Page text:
Specifically, I want to control the sample rate of an ISP1820 with an analog out from an Arduino. I know I could drop-in a digital pot but I don't have one and that seems like needless complexity if I could remove the resistor and have the Arduino look at one of the pins on the other chip and math up what the other pin should see.

Or could I put two pins of a transistor to the daughter chip and have the Arduino control the sample rate by flipping the transistor at a certain frequency? I also have a small pile of random opamps, CMOS logic chips and 555s. I have no problem with the 1820 glitching a bit so a kludgey solution would be acceptable.


1 Answer 1


That is an ISD1820 you have, not an ISP1820.

Here's the schematic of a typical device made with an ISD1820:

enter image description here

The simplest way to change operating frequencies would be to connect two resistors to \$R_{OSC}\$. One end of each resistor to \$R_{OSC}\$, the other to a digital IO pin on the Arduino.

To select a particular frequency, you set the pin for that resistor to output and ground. You set the other output to INPUT. That leaves the digital IO pin floating so it doesn't bother the ISD1820. Do not use INPUT_PULLUP as that will activate another resistor in the Arduino.

That will give you specific resistor values for specific sampling rates on the ISD1820. You can use more pins and resistors for more sampling rates. With multiple resistors, you can connect them in various combinations to get more frequencies.

This won't get you infinitely variable frequencies like a potentiometer would, but maybe it'll do what you need.

A sketch of what I described:


simulate this circuit – Schematic created using CircuitLab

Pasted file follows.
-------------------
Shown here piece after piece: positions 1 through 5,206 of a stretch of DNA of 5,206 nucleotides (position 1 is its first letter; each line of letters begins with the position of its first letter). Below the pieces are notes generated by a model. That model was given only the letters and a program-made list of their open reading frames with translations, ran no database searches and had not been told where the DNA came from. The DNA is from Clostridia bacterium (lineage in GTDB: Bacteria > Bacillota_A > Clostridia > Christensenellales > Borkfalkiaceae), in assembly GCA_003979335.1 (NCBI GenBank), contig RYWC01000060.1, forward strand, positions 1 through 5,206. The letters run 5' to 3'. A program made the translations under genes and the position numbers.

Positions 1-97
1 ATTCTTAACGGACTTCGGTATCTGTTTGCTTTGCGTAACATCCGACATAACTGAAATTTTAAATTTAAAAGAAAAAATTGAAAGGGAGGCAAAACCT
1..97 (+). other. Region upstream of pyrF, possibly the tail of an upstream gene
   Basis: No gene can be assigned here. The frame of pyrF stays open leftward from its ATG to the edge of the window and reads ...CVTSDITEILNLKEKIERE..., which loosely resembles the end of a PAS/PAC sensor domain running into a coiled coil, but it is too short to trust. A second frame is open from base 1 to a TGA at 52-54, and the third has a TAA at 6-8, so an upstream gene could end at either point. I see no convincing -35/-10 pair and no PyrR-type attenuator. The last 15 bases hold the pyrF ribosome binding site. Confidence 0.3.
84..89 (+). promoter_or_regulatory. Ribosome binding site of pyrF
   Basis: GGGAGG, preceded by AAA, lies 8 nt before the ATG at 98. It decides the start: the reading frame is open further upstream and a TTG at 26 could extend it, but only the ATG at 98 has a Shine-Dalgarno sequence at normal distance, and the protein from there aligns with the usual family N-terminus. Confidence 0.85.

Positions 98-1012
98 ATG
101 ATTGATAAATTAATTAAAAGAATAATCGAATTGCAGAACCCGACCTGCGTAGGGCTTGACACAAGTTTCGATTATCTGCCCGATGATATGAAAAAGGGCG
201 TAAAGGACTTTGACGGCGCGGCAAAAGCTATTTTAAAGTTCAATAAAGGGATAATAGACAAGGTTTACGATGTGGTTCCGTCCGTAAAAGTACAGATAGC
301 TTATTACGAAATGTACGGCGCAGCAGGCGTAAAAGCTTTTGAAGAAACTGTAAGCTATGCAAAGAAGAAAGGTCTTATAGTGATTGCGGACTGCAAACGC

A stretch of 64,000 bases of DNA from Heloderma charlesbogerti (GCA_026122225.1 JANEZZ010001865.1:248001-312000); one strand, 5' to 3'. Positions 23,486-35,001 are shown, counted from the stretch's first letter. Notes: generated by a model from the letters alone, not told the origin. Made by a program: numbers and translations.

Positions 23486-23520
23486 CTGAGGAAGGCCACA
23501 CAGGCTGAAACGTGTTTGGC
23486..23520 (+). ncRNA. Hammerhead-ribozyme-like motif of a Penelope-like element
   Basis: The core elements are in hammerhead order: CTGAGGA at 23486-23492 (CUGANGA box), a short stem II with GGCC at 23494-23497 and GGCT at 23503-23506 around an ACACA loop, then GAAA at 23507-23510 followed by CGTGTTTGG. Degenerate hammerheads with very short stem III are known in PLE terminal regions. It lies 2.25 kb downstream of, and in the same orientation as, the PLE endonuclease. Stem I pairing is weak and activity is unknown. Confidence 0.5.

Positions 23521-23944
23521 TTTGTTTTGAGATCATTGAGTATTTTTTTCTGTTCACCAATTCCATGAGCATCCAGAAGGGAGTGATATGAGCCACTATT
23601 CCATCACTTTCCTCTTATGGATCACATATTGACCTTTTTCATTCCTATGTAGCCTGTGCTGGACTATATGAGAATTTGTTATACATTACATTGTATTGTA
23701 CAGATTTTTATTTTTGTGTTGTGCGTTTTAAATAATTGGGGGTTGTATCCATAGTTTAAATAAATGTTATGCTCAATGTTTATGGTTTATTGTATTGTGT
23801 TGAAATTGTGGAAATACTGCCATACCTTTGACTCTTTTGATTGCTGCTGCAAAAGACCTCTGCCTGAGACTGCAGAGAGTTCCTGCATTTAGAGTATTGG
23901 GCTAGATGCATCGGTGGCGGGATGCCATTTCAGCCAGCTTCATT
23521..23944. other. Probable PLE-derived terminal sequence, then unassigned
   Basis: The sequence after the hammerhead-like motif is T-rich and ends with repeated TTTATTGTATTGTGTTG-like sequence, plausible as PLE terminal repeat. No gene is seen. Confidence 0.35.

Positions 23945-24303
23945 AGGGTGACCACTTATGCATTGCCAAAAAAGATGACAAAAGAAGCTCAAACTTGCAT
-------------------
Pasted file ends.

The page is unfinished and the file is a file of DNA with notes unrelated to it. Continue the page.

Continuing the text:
• If you set Digital9 to OUTPUT and LOW, and Digital10 to INPUT, then the ISD1820 will use the 6.4kHz sampling rate (10 second recording.)
  • If you set Digital10 to OUTPUT and LOW, and Digital9 to INPUT, then the ISD1820 will use the 3.2kHz sampling rate (20 second recording.)

If you really want a variable sampling rate, you might try this:


simulate this circuit

Use PWM (analogWrite) on pin D9 of the Arduino. I think the ISD1820 uses the discharge current through \$R_{OSC}\$ to set the frequency. Varying the PWM duty cycle will vary the current from \$R_{OSC}\$.

You'll probably have to play with the component values and the PWM rate to get it to work. The values are a wild guess that may be no where near correct - or maybe spot on. Who knows. The ISD1820 datasheets are really crummy and give zero details on \$R_{OSC}\$.

Try it out. If it works, you could post your own answer with the final values and the code you used (PWM values and so on.)

  • \$\begingroup\$ Beautiful, many thanks! And thanks for the thoroughness and clarity of the answer. And crummy is the right word to start with about the datasheets but still, i'd like to have thought of looking more closely at that diagram. Was i crazy to think the resistor was across two pins? I imagine there are sundry ways of doing it... \$\endgroup\$
    – ynaq
    Jan 8, 2021 at 21:47
  • \$\begingroup\$ Let me know how it turns out, and which solution you used. \$\endgroup\$
    – JRE
    Jan 8, 2021 at 21:56

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